This option “will prevent most, but may not prevent all instances of secondary spread,” according to the CDC’s website. “The risk of transmission after recovery is likely very substantially less than that during illness.”

The agency declined a request for an interview.

Its recommendation gives state authorities and doctors the flexibility to amend their approach based on their circumstances.

“The guidelines are guidelines,” said Dr. Kathryn Edwards, a professor of pediatrics at Vanderbilt University who specializes in infectious diseases. “But they’re not the Ten Commandments.”

One vital piece of the recovery puzzle several doctors mentioned is figuring out when and how long people with COVID-19 are able to transmit the virus — particularly those who don’t develop symptoms at all.

David Vega, a medical student in Indianapolis who has recuperated from a COVID-19 infection, worries about how safe it is to be around others now, such as when he goes running or grocery shopping. “I think it’s still something in the back of my mind,” he says.(Courtesy of David Vega)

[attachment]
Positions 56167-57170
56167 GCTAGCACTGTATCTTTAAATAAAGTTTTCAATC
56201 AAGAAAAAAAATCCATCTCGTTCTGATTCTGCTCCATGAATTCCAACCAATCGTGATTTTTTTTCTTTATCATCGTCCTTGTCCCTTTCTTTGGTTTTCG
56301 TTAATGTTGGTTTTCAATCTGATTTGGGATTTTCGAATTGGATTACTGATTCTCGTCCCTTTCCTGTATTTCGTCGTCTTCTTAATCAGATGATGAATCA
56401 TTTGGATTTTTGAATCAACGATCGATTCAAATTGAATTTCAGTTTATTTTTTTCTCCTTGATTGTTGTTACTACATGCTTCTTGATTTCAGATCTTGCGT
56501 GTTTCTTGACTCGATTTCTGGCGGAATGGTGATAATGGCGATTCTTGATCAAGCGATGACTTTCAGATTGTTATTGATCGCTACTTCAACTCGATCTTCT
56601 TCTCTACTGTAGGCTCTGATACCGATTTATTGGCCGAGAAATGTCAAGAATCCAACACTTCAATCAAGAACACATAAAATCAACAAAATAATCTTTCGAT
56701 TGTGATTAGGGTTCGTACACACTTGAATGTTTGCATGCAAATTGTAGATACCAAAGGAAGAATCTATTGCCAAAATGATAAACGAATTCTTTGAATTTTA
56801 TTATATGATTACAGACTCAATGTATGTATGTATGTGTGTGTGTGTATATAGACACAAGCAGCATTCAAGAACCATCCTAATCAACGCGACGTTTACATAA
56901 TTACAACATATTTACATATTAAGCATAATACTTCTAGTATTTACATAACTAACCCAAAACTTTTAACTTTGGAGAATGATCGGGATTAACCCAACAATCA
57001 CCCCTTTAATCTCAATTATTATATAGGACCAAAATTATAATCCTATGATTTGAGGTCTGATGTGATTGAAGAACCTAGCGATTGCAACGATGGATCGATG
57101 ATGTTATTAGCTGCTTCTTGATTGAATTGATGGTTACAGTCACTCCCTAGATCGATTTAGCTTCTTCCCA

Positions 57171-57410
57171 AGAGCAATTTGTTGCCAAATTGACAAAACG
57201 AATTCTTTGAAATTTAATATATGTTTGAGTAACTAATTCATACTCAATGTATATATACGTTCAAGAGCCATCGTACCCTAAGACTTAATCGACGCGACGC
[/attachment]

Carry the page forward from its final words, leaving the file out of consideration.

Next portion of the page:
The number of asymptomatic patients could be sizable. CDC director Dr. Robert Redfield said in an interview with NPR that as many as 25% of those who test positive for the virus do not develop symptoms. And patients who eventually develop symptoms may be spreading the virus up to 48 hours before they start feeling ill, he added.

Early research has suggested that patients who have recovered from COVID-19 may also continue to spread the virus.

Even Vega, now symptom-free, said he hesitates to get close to others when he goes on a run or picks up groceries.

“I think it’s still something in the back of my mind,” he said. “I think that it’ll get better with time.”

The need to prevent transmission must be balanced against the benefit of the person returning to their daily life, said Edwards, especially if they are working in an essential industry like health care.